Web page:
According to the above construction, not only is the quadratic prism cell structure 1 is easily assembled, but also the soft solid-polymer electrolyte membrane 2 can be held so firmly in the cell-base 10 that it will not sag. Note that since the terminal electrodes 11.12 are electrically connected to the anode 3 and cathode 4 respectively, the former serves as the cathode electrode and the latter serves as the anode terminal.

FIG. 4 is a perspective illustration of a part of a fuel cell comprising a plurality of the cell structures 1 of the first embodiment. This fuel cell comprises an adequate number of cell structures 1 (for example one hundred) aligned horizontally in matrix (for example, ten rows and ten columns) with all the anodes 3 facing upward and all the cathodes 4 facing downward. These aligned cells are referred to as a set hereinafter. The set is encircled by insulating H-shaped rails 20, and the spaces between the rows are also interposed by the insulating H-shaped rails 20. All the top surfaces of the cell structures 1 are covered with an unillustrated anode-gas manifold, so that the anode gas is supplied to the anode 3 of each cell structure 1. Similarly, all the bottom surfaces of the cell structures 1 are covered with an unillustrated cathode-gas manifold, so that the cathode gas is supplied to the cathode 4 of each cell structure 1.

The cell structures 1 are aligned in such a way that the cathode terminal 11 of each cell structure 1 will contact to the anode terminal 12 of the adjacent cell structure 1 in every row. In addition, although it is not shown in the drawing, all the cell structures 1 aligned at the row ends are connected in series by wiring to connect all the cell structures 1 in the set in series as well. The H-shaped rails 20 also form a frame for the set to hold the cell structures 1 fitted into the concave units thereof. The contacting surfaces between the cell structures 1, and the cell structures 1 and the H-shaped rails 20 are sealed off to prevent anode gas and cathode gas leakage. A hydrogen gas is supplied to the anode-gas manifold from a hydrogen source such as a hydrogen cylinder or a hydrogen tank, while air is supplied to the cathode-gas manifold by means of a pump.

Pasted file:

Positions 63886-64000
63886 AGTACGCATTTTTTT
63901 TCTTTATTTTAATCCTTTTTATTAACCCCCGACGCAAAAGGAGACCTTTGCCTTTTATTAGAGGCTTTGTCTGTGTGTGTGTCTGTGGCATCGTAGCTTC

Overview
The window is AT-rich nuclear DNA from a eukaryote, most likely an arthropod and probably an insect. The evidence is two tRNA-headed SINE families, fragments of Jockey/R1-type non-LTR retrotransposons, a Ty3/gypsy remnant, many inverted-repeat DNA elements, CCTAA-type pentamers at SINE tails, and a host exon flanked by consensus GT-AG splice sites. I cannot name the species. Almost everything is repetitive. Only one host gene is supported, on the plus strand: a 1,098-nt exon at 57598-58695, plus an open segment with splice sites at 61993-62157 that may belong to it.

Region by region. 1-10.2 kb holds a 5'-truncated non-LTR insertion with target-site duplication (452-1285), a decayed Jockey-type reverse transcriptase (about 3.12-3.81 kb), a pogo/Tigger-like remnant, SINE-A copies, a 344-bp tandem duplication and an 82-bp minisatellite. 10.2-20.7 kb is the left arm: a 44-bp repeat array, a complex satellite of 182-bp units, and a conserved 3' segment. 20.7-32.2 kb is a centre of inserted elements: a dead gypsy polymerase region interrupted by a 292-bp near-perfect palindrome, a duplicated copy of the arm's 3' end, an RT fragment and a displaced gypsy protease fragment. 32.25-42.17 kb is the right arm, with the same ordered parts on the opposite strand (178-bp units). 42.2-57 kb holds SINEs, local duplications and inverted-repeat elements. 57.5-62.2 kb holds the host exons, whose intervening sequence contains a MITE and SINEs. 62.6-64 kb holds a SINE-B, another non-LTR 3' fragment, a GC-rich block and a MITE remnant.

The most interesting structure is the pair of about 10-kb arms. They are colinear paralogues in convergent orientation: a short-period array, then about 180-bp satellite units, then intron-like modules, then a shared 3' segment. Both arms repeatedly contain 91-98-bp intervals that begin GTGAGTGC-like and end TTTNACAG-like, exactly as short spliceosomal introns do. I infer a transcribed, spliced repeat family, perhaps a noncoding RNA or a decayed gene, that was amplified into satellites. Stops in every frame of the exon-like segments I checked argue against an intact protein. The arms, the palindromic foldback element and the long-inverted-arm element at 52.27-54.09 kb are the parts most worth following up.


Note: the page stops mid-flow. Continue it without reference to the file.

Although the cell member 7 and cell-base 10 are quadratic prisms in the foregoing embodiment, they may be a cylinder instead. In this case, the configurations of the terminal electrodes 11.12 and press-adhesion members 13.14 are changed accordingly to form the quadratic prism cell structure 1 and hence the above fuel cell.

FIG. 5 is a schematic view of a main part of a fuel cell, wherein the cell-base 10 comprises the cell structures 1 held by terminal electrodes 21.22 alone, which also serve as a pair of the holding members.

The cell-bases 10 are aligned in a matrix in the same manner as above, except that H-shaped rails 30 are used instead of the H-shaped rails 20: the side surface of the cell-base 10 is fitted into the concave unit thereof. This means that the concave unit is as long as the side of the cell-base 10, and thus the H-shaped rails 30 become shorter than the H-shaped rails 20.